12° Nicosia,
20 May, 2024

Marinas of the future with antiquated regulations

The legal framework for the operation of marinas has not been updated since 1977; a new discussion on the subject will begin after Easter

Maria Eracleous

Maria Eracleous

The need to modernize marina legislation was raised before the House Commerce Committee, with its chairman, Kyriakos Hatzigiannis, declaring his willingness to move forward with a legislative proposal. He asked the Deputy Ministry of Tourism to prepare, in consultation with the relevant departments and the marina association, and inform Parliament on how to proceed with the modernization of legislation, while putting the design for the change of legislation before the committee in 1-1.5 months.  

The current legislation dates back to 1977 and contains outdated provisions (given that it governs the operation of marinas built several decades later), with all of the implications for dealing with key issues that arise in the operation of today's modern marinas in Ayia Napa, Limassol, and Larnaca. The law has remained unchanged since then. As Costas Fytiris, who was present at the Committee meeting, explained on behalf of the Marinas Association, a new modern law should be created that solves the problems of marinas and gives them a chance of survival.   After Easter, the relevant committee of the Parliament is expected to meet separately with the association, which will present all of the issues that need to be addressed, and its recommendations will be codified in a proposed law that will include all issues related to the operation of marinas and with a competent authority.

There is a need to modernize all existing legal provisions as well as to regulate all issues that arise, particularly environmental issues that are not addressed in existing legislation.

Division of responsibilities

According to those involved, the issue of a single authority for marinas arises because the division of responsibilities is a major issue. As a result, critical issues in the day-to-day operation of marinas go unresolved. For example, the discharge of waste from a vessel was not addressed because there was no department with the authority and resources to enforce the law. Mr. Fytiris explained that marinas follow maritime regulations. As a result, the Deputy Ministry of Shipping should be the competent Deputy Ministry. Instead, the marinas were wrongfully transferred to the Ministry of Tourism because of nautical tourism, he noted.  He also stated that it was requested in writing that the responsibility of the marinas be transferred to the Deputy Ministry of Shipping. "We now need to consolidate departments that do related work and make laws so that there is no division of responsibilities," Fytiris said, emphasizing the importance of making specific decisions.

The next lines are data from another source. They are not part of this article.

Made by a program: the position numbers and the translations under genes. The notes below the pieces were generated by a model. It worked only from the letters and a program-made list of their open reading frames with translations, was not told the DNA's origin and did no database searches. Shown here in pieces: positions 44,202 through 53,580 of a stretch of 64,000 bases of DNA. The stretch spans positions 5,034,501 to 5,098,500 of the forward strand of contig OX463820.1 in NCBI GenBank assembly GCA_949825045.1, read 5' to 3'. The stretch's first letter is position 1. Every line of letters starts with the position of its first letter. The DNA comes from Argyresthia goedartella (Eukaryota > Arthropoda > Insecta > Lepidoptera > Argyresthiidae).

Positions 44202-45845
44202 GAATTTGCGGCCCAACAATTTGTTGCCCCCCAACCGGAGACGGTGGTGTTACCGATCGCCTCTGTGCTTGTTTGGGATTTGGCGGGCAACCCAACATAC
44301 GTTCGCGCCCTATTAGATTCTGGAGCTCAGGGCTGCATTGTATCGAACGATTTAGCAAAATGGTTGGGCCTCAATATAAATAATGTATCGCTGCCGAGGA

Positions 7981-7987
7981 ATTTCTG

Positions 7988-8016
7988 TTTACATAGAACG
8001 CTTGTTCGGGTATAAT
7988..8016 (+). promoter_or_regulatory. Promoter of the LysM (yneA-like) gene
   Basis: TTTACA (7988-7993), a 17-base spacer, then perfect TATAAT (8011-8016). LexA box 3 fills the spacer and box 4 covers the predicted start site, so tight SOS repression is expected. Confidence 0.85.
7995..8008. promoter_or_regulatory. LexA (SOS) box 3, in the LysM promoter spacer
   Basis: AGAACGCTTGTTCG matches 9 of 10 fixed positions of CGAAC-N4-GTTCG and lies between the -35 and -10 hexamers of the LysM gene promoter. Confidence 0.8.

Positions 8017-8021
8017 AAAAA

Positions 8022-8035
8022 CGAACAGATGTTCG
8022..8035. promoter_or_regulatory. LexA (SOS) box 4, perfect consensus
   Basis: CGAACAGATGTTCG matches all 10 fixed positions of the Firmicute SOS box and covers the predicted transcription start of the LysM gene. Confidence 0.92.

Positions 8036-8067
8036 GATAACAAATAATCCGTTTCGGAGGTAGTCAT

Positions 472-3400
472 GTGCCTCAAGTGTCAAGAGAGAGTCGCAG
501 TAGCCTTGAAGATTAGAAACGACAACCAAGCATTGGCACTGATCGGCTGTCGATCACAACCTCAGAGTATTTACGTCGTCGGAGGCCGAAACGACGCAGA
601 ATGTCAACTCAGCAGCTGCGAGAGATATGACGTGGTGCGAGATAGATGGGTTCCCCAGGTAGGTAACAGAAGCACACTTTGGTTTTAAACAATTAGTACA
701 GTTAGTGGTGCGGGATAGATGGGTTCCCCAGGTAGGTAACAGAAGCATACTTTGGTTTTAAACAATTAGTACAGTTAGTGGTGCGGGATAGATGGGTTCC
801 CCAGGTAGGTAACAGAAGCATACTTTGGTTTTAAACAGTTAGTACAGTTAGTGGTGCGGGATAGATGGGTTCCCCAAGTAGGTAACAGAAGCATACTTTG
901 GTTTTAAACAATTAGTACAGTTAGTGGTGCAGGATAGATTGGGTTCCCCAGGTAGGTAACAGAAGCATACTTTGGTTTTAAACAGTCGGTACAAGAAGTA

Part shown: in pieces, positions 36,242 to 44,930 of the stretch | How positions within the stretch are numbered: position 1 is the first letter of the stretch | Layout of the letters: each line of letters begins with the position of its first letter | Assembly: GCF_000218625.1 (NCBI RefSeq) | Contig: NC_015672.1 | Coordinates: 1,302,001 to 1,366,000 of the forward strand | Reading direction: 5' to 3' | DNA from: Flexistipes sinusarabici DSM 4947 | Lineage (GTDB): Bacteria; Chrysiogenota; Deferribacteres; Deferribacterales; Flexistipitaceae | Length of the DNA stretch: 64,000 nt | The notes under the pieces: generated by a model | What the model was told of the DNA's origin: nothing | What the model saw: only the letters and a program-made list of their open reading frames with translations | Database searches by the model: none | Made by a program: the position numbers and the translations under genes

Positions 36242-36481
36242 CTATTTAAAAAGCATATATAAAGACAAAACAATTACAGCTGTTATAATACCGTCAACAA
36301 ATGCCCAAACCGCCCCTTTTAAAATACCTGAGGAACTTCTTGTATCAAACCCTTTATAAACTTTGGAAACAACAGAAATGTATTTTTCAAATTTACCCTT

What should be regulated?

Among the issues that must be regulated under the new legislation are marina financial issues, fuel issues, and, most importantly, environmental issues. Furthermore, a provision should be included for servicing boats passing through for spare parts and fuel, boat repairs, and issues of competition with marinas in occupied territories, which, while illegal, are displayed at international exhibitions. Berthing fees should also be included in the new provisions.  

Larnaca Marina Fees

Following the protest by boat owners, the issue of docking fee increases at Larnaca Marina was also raised at yesterday's Commerce Committee meeting. The big issue in this case, according to Averof Neophytou, is the state's lack of foresight in regulating the issue of docking existing vessels in the marina, as well as the need to find new space or offer an alternative docking option. This is because when an investor arrives, the cost of mooring rises dramatically and is out of proportion to the financial capabilities of a large proportion of the owners.  

The committee's chairman, Kyriakos Hatzigiannis, stated that the committee is awaiting Transport Minister Alexis Vafeadis' initiative on the issue, who has already met with boat owners and is scheduled to meet with the company Kition Ocean Marina. The company, for its part, claims that there is a need to raise the fees because the contract with the Ministry of Transport does not specify the increases and open competition between marinas is permitted in order to cover current costs.

[This article was first published in the printed edition of 'Oikonomiki' and was translated from its Greek original]

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